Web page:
Answer received on 31 July 2017

The Cabinet Secretary for Communities and Children (Carl Sargeant):  I have become increasingly concerned about the way in which leasehold issues have developed in recent years, including the matter of service charges. My officials are currently looking at what can be done to address these and I will be giving careful consideration to how best this might be taken forward.
Meanwhile, where legal obligations or rights are either not being observed or are disputed, then redress is currently available through the Leasehold Valuation Tribunals (LVT) or county courts.  In addition, leaseholders can also seek free, impartial legal advice through LEASE.

Mark Isherwood (North Wales): What steps will the Cabinet Secretary take to make sure that there is enough holiday childcare for all working families in Wales, including for disabled children? (WAQ74002)

Mark Isherwood (North Wales): What steps will the Cabinet Secretary take to help make holiday childcare affordable to all families in Wales? (WAQ74003)

Answer received on 31 July 2017

Carl Sargeant: Local authorities have a statutory duty to conduct Childcare Sufficiency Assessments and to secure, as far as is reasonably practicable, sufficient childcare to meet the needs of parents who want to study or work. Furthermore, they must give special consideration and support to meet the childcare needs of families in their areas, including low income families and those with disabled children.
As well as providing the Revenue Support Grant and £2.3M through the Out of School Childcare Grant to local authorities, the Welsh Government provides funding to Cwlwm, the consortium of childcare organisations, to support sustainable childcare throughout Wales. Business Wales also provides bespoke advice and guidance to the sector.
Our childcare offer includes provision during school holidays for 3- and 4-year-olds whose parents are working. We are testing the offer in seven local authorities from September and will be monitoring how holiday provision is taken up.

Lynne Neagle (Torfaen): What steps is the Welsh Government taking to reduce the number of serious injuries in children and young people? (WAQ74006)

Answer received on 31 July 2017

Carl Sargeant: In line with the Well-being goal of a Healthier Wales, Welsh Government works to identify and remove sources of danger, to enable children and young people to understand and manage risk, and to reduce the incidence and effects of injuries inflicted on children and young people by others. This is a cross-government responsibility and there are many programmes across portfolios directly supporting work to keep children and young people safe. 
At the same time, we know that we must not allow the fear of injury to prevent us from encouraging children to develop healthy, active lifestyles which will protect them from long-term dangers such as obesity.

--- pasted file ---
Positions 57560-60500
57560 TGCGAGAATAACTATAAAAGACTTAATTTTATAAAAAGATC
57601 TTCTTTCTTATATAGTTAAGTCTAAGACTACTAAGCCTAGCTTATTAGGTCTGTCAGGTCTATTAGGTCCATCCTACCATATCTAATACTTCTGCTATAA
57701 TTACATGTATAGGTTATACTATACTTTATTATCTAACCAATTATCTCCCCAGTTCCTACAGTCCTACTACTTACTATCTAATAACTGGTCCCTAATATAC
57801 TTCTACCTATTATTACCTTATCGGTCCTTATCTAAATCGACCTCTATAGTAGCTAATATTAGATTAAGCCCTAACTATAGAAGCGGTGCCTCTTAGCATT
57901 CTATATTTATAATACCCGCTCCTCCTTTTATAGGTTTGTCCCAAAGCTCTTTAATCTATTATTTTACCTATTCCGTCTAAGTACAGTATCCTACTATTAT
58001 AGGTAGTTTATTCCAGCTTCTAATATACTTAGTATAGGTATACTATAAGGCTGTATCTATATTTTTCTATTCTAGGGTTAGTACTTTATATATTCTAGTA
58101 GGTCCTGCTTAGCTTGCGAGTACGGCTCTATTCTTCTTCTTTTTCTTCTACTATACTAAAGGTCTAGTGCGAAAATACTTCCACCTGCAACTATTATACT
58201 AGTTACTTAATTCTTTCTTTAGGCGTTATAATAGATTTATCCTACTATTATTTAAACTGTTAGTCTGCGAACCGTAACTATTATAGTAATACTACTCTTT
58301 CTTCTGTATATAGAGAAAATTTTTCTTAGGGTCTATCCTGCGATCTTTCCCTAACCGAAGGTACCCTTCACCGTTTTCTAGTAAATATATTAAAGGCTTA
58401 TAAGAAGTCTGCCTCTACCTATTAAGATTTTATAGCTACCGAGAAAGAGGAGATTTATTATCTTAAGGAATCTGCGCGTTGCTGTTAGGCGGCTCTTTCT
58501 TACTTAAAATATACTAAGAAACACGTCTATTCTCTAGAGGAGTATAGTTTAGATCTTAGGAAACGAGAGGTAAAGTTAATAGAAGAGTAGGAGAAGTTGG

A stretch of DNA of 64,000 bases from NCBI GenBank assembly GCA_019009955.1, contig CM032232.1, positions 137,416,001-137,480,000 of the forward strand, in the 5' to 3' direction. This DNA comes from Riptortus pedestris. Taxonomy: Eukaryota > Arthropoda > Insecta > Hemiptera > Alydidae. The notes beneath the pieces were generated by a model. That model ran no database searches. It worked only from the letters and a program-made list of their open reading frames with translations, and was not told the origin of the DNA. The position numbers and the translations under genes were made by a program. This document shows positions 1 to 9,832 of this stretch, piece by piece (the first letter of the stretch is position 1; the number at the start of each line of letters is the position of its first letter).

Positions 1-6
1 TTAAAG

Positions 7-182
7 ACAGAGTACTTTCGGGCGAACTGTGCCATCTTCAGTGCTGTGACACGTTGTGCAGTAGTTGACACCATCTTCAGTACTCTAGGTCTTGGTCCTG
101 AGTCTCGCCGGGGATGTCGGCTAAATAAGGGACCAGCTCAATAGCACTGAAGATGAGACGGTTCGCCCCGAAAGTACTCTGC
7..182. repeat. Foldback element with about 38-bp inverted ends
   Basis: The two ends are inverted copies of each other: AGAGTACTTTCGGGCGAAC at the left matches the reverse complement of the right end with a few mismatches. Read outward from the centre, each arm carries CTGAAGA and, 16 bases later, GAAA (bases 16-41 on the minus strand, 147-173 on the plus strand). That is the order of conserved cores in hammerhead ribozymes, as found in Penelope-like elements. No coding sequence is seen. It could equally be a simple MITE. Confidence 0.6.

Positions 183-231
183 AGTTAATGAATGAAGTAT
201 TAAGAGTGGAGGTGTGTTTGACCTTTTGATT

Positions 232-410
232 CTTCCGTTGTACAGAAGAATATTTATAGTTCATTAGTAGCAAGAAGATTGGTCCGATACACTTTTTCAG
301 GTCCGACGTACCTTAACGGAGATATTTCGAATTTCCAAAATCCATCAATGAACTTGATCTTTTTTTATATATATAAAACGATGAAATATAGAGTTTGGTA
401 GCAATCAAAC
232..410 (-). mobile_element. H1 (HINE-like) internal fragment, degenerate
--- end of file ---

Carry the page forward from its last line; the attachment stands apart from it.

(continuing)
Ministerial colleagues would be able to provide further information on actions they are taking to tackle specific causes of injury, but examples would include the following.

Our Healthy Child Wales Programme (HCWP) provides a structured, national programme for children and their families to improve health, social and educational development and long term physical, mental and social outcomes. We would expect this to reduce the likelihood of injuries in a variety of ways.

As set out in our guidance document Safe and effective intervention – use of reasonable force and searching for weapons, we expect schools to have a wellbeing-focused ethos in place that lessens the risk and threat of violence of any kind.

With regard to instances of self harm, the Health and Education portfolios are working together to take forward a pilot programme to test several models of intervention. The overall aim is to reduce emotional distress and prevent mental illnesses by offering early support, and appropriate referrals and interventions.

The Road Safety Framework for Wales sets out the actions the Welsh Government and our partners will take to meet our casualty reduction targets. As an identified high risk group, there is a specific target to reduce the number of young people killed or seriously injured on our roads by 40% by 2020. 

To ask the Cabinet Secretary for Education

Janet Finch-Saunders (Aberconwy): Further to WAQ73783, what considerations have been given to increasing the number of medical courses taught through the medium of Welsh in higher education, what have the Welsh Government and Coleg Cymraeg Cenedlaethol done to improve the current access to Welsh-language medical courses, and what will they do in the future? (WAQ73994)

Answer received on 31 July 2017

The Cabinet Secretary for Education (Kirsty Williams): Welsh Government is aware of the need to continue to support and encourage access to Welsh-medium medical courses. Developing this provision supports the development of a workforce that can deliver bilingual services, enabling patients to access services in the language of their choice.
The Coleg Cymraeg Cenedlaethol, funded by the Welsh Government, has a strategic role in supporting the development of Welsh-medium provision which includes the medical professions. It has recently sponsored 10 lecturers through its academic Staffing Scheme to support teaching through the medium of Welsh within medicine, health studies and nursing. This has increased the capacity of Welsh universities to offer more degree modules through the medium of Welsh.
On 25 July, a final report was published following a review of the activities of the Coleg Cymraeg Cenedlaethol which recommended that the role of the Coleg should be extended to develop the Welsh language across higher education and further education. I will respond to this report in due course. If this recommendation is approved, it will give renewed focus to the development of post-16 Welsh-medium and bilingual learning across key sectors including medical courses. This will also support the progression of learners using Welsh within their learning from schools to further and higher education.
As stated in my 2017/18 Remit letter to HEFCW, I also expect the Council to continue to work closely with the Coleg, including its future role of developing Welsh-medium provision in HE.


Partners & Help